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Tuesday, January 1, 1980

Often times I am asked why I have embarked on this unusual journey – medical education, civil service and now governance reform. Born about a decade after Independence, I grew up in a village in coastal Andhra. My father was employed in a small town in Maharashtra, and an old aunt, a child widow who never remarried, raised me. These somewhat unusual circumstances gave me the different perspective of a participant/observer of public defecation, caste, hierarchies, superstitions, poverty and underdevelopment.

College education opened many new vistas, and I read everything I could lay my hands on. Medical education gave deep insights into what matters in life. My admiration for Mrs Indira Gandhi was shattered by the centralization, decline in state institutions, corruption, autocracy and arbitrariness. The Emergency between 1975 and 1977 was a defining period of my life. The suspension of civil liberties and muzzling of the press angered many of us and made a deep impact on our lives.

The rout of Mrs Gandhi in 1977 and the democratic resurgence filled us with hope and expectation. But soon the Janata experiment collapsed. The agony at the prevailing political situation, and the gulf between promise and performance made me realize that those of us who cared for the country must be willing to play an active role to preserve freedom and help fulfill our potential. That led me to the Indian Administrative Service.

By any standard, mine was one of the most successful careers in civil services in free India. My work in various capacities made me realize how much our people are capable of, if only the fetters imposed on them are removed and they are given freedom. There are plenty of wonderful people in politics, bureaucracy and judiciary. But the successes of even the finest among them are at best only limited. It dawned on me that what is required is not a mere change of players, but a fundamental change in the rules of the game.

It did not take long for me to realize that specific governance reforms ─ in particular electoral reforms, separation of powers, decentralization, speedy and accessible justice and instruments to promote accountability and transparency – are needed to curb corruption and help us fulfill our potential.

I benefited immensely from good quality education in a village school. Today the children, mostly poor, going to government schools have no real future. Instead of better access over the years to education, health care and basic services, there is an actual decline at the cost of the poor and oppressed sections. As a result, most poor children are engaged in drudgery, and oppressive and needless poverty is crushing the bulk of our people. Most state resources are misdirected, and even when deployed in the right sectors, are wasted in corruption, sloth and inefficiency. We need to reinvent the government to make it perform, and liberate the citizen from needless state controls.

It is this vision that made me leave a comfortable job at the peak of my career. Once you understand what is wrong and know how to set it right, you have an obligation to work for change, and be a part of the solution. In a sane democracy, the electoral process and party politics should provide a solution to our predicament. But the nature of our elections and politics ensured status quo, and the political process has become the problem itself. The ball therefore is in people’s court, and a popular movement for specific democratic reforms has become necessary. That is what Lok Satta is about.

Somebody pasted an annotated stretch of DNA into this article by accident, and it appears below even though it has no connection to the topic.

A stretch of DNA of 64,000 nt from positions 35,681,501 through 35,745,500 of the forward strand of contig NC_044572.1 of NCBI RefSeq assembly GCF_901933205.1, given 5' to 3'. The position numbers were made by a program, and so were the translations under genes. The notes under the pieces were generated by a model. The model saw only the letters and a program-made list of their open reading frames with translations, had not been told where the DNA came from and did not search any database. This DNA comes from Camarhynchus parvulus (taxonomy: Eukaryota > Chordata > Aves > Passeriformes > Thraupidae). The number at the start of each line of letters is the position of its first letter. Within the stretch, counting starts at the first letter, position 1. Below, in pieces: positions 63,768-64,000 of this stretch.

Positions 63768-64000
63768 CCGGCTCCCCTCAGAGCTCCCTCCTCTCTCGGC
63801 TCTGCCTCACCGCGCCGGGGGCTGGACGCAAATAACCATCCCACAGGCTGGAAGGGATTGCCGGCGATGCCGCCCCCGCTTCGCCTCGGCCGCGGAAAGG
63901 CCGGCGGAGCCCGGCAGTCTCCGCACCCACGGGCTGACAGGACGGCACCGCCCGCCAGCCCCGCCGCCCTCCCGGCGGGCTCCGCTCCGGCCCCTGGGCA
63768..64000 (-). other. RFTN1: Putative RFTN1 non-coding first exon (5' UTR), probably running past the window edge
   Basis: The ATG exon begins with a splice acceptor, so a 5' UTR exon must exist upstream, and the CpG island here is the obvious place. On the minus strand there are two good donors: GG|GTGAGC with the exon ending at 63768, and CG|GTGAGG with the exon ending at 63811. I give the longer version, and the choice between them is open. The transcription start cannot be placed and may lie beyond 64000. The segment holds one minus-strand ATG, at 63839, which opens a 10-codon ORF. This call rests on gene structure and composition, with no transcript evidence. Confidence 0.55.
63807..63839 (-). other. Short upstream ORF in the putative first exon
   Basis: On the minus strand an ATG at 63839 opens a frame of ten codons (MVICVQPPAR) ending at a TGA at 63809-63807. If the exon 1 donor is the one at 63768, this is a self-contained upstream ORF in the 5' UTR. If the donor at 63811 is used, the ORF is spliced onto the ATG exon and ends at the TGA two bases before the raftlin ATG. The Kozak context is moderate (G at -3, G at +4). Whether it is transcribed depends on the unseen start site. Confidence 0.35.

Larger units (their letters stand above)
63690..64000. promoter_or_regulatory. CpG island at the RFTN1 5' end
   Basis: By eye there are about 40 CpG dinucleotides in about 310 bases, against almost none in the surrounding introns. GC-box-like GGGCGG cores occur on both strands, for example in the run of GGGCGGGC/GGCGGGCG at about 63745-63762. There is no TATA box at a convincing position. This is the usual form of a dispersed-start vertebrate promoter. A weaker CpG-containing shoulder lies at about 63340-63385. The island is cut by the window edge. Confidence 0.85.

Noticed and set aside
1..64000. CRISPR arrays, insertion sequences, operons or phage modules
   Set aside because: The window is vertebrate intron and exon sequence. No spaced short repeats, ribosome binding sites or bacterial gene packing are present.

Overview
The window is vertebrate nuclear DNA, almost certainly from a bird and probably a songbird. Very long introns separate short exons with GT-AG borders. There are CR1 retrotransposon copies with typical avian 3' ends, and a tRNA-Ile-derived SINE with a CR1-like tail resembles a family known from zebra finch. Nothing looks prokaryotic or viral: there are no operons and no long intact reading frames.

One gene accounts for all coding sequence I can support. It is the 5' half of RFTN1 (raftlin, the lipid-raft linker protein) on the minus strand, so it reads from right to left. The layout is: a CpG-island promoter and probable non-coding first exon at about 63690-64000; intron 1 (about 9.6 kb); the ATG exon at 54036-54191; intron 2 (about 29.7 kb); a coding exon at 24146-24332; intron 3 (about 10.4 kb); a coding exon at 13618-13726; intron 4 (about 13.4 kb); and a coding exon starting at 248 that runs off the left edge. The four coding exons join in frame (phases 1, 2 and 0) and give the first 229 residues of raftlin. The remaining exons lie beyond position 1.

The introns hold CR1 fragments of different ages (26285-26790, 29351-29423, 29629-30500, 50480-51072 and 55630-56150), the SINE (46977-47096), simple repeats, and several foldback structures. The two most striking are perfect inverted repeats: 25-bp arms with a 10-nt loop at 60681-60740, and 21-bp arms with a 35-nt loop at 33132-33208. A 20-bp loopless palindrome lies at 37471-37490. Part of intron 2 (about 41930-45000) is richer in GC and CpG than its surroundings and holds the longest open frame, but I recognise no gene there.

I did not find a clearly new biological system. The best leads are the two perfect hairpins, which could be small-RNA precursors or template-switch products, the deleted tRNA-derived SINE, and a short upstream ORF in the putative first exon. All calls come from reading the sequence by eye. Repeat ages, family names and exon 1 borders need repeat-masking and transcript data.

Lok Satta movement touched a chord in millions of hearts yearning for a fundamental change. We could harness this desire for a better India and Lok Satta is now the nation’s largest and most respected civil society initiative for democratic reforms. Our efforts yielded tangible results in AP and also at the national level. Initiatives are underway to help others build similar movements in Maharashtra, WB, TN, Karnataka, Orissa and Gujarat.

Lok Satta’s focus is on two fronts – building a powerful grassroots movement in AP to curb corruption and promote accountability, and mounting collective pressure nationally for internal democracy in political parties, electoral reform, proportional representation mixed with constituency election and judicial reforms. It is a large agenda, but is vital for building a strong, prosperous, democratic India.

I am absolutely certain that Indian people are ready for major changes. Our problems are not intractable, and there are specific, practical, effective solutions to resolve our crisis. We need clarity, vision, commitment and integrity of purpose to build a better India. Our youngsters have the talent to match the best in the world, and they deserve a better future.

Each of us can make a difference to the world around us. No matter how rich or self-contained a person is, much of our happiness depends on the social capital we build. We can choose any area that interests us – school, health center or civic amenities. We need to be active citizens to change the appalling conditions. It does not cost much, and no sacrifice is needed. Well-directed, simple efforts pay huge dividends to society. We need to come out of our cocoons and make a difference to the world around us.


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